AT&T Acquires Leap Wireless (Cricket)
On July 12, 2013, AT&T announced plans to acquire LEAP Wireless (Cricket). AT&T will acquire LEAP for $1.2 billion dollars, however the transaction excludes the 700MHz spectrum that LEAP owns in the Chicago metropolitan area. AT&T will get 23MHz of the spectrum, covering 137,000,000 people in the areas where LEAP Wireless (Cricket) currently has coverage. (See the map below for LEAP’s nation-wide spectrum holdings.)
What does this wireless company merger mean to leaseholders?
AT&T’s acquisition of LEAP Wireless is a strategic one in that it:
- Blocks other carriers from acquiring LEAP (Cricket),
- Allows AT&T to compete better in the pre-paid space where Sprint and T-Mobile are causing headaches for AT&T, and
- Allows AT&T to acquire an Advanced Wireless Services (AWS) spectrum that matches their own AWS spectrum in order to develop a better LTE network. Since AWS is already in use on AT&T phones, the fact that LEAP (Cricket) operates a CDMA and LTE network while AT&T operates a GSM and LTE network should have little impact.
LEAP Wireless (Cricket) currently has approximately 9,700 sites across the US, according to Macquarie. AT&T and Cricket leaseholders should be asking what impact this merger will have on AT&T and Cricket cell tower leases. Here is what we think could or will happen.
- As it pertains to landowners with AT&T cell tower leases or building owners with AT&T rooftop leases, there will likely be relatively little impact. There may be spot terminations where AT&T has a worse lease or location where AT&T and LEAP Wireless (Cricket) both have sites and they choose to keep the Cricket lease.
- As it pertains to tower owners or rooftop owners who have both AT&T and Cricket leases on their tower or rooftop, it is likely that one of the leases will eventually go away.
- As it pertains to landowners with LEAP (Cricket) cell tower leases or building owners with LEAP (Cricket) rooftop leases where AT&T is not on the subject tower or property, there is increased possibility that AT&T and LEAP Wireless (Cricket) could eventually terminate the lease. It will take some time for the merger to be consummated (likely mid- 2014) and then some additional time for AT&T’s engineers to determine what they need for their network going forward and what they don’t. For tower owners, there could be some amendments required due to this merger, especially if they have frequency limitations in their leases.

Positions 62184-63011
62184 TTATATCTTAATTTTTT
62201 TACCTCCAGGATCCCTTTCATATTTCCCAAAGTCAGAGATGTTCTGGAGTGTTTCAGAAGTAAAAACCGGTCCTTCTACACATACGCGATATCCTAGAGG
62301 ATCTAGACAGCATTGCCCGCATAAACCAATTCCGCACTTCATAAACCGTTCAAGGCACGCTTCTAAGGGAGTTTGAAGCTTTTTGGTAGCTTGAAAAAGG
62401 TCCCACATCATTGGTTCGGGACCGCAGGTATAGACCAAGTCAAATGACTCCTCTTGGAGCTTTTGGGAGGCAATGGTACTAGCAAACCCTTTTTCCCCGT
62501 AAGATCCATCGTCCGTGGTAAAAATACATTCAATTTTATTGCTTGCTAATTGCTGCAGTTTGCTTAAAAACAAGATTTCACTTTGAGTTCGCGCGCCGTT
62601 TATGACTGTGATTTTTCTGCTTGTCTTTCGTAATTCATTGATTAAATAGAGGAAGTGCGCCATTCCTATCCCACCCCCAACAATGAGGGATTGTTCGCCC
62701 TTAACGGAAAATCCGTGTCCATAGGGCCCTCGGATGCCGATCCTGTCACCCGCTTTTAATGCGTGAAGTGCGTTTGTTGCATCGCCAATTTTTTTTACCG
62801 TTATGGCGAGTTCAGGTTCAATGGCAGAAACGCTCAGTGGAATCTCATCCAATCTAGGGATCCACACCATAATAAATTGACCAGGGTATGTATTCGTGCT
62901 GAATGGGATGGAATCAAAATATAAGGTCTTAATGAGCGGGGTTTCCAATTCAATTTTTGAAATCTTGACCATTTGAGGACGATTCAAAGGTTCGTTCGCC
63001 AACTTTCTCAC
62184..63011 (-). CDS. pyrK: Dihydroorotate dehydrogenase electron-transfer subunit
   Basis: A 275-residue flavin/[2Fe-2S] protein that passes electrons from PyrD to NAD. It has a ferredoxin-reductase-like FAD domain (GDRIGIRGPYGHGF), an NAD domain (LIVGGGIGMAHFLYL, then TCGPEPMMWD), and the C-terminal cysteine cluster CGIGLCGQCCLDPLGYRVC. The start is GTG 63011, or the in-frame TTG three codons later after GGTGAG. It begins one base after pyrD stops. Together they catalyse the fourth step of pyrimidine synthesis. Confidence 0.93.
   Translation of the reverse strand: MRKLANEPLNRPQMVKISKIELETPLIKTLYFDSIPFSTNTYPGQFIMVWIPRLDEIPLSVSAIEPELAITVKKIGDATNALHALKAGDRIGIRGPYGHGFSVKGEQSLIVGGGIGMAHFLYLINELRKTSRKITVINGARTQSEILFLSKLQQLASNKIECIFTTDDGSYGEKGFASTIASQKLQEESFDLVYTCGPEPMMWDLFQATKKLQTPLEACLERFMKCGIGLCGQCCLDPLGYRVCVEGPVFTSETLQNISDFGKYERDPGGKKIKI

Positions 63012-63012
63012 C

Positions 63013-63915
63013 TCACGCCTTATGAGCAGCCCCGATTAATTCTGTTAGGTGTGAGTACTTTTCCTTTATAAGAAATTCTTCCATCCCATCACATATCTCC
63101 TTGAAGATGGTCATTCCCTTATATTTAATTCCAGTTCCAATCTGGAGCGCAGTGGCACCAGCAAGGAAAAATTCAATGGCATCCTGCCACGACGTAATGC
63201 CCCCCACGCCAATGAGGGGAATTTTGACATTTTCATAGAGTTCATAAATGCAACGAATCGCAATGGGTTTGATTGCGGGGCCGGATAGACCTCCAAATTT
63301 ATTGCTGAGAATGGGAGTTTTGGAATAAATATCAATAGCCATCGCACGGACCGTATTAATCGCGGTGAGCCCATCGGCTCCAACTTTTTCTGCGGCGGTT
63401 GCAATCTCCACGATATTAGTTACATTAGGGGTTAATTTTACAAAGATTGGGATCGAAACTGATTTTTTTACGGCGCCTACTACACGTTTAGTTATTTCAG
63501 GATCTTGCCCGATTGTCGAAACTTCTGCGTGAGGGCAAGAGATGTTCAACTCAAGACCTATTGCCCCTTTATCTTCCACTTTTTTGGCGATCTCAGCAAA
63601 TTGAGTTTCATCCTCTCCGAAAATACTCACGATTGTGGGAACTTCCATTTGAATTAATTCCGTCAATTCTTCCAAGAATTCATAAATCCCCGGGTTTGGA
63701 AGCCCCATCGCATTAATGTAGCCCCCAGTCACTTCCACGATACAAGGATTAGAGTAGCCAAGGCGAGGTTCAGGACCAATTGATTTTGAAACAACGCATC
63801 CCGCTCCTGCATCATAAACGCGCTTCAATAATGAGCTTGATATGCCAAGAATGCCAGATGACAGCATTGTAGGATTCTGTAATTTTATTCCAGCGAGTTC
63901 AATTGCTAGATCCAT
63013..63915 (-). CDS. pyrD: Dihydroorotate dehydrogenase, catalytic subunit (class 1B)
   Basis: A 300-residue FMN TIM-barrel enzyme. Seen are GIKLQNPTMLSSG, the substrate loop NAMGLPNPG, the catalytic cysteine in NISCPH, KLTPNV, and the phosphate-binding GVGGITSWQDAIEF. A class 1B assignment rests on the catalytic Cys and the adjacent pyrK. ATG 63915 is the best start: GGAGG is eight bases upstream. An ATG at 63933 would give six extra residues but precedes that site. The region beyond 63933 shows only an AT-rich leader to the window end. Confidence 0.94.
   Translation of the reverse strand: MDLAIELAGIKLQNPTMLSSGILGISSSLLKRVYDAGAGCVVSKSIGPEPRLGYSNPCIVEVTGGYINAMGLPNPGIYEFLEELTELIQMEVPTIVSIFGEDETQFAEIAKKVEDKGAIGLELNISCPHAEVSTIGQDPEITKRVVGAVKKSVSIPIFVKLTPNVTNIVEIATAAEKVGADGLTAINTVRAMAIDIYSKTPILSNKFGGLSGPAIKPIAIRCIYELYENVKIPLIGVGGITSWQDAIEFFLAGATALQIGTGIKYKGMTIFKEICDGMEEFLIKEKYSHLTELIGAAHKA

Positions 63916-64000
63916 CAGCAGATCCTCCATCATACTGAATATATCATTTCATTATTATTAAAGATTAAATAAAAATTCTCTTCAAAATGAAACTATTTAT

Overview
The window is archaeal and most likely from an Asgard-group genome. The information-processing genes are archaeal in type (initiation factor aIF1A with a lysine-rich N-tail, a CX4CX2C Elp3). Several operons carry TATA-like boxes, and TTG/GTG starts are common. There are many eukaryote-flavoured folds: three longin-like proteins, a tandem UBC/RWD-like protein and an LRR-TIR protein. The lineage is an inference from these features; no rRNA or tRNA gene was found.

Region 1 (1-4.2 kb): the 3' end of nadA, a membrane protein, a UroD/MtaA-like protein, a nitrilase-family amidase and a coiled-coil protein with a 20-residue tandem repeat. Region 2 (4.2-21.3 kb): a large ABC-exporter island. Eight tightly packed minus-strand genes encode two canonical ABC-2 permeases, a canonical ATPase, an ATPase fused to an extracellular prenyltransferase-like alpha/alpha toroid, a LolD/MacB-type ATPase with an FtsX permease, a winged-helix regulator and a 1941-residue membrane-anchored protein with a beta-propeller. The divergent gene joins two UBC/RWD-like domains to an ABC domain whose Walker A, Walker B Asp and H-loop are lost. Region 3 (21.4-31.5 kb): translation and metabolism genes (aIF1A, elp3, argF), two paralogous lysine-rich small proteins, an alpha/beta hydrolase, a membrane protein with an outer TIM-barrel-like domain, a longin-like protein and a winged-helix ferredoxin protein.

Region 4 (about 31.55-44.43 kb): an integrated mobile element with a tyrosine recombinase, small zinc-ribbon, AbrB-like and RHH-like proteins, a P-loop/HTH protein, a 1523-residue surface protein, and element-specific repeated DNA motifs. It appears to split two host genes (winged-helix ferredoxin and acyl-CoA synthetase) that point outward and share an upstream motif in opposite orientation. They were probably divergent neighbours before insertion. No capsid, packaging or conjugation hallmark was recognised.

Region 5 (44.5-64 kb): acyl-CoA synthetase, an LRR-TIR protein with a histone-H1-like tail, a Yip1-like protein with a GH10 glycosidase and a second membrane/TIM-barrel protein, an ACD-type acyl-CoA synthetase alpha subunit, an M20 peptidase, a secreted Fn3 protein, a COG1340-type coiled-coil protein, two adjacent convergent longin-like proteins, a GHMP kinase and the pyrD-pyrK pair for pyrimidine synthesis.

- As it pertains to leaseholders who have been considering or have already entered into a cell tower lease buyout agreement and who have AT&T or Cricket leases, there may be some efforts by the lease buyout companies to re-trade the deal or they may simply choose not to purchase the Cricket lease(s).
If you have an AT&T or a LEAP Wireless (Cricket) lease and are concerned about what may happen, please contact us. We can review your situation, keep you apprised on how the wireless industry is viewing this situation, determine whether AT&T and Cricket both have nearby sites, assess whether your lease(s) are at risk, and advise you on the best course of action regarding your leases.
Industry dynamics (mergers, acquisitions and deployment of new technologies) play a large role in cell site lease agreements. Before accepting any lease termination as final, consult our partner, Cell Tower Attorney, to determine what rights, if any, the Lessee has to terminate your lease agreement.
In the case where wireless carriers request consent for equipment modifications and you come to an agreement, you should always ask for specifications in the form of visuals. For instance, new or additional antennas might be significantly larger than existing antennas.
If you’ve received a lease buyout offer out of the blue, you should assume that it’s not at fair market value.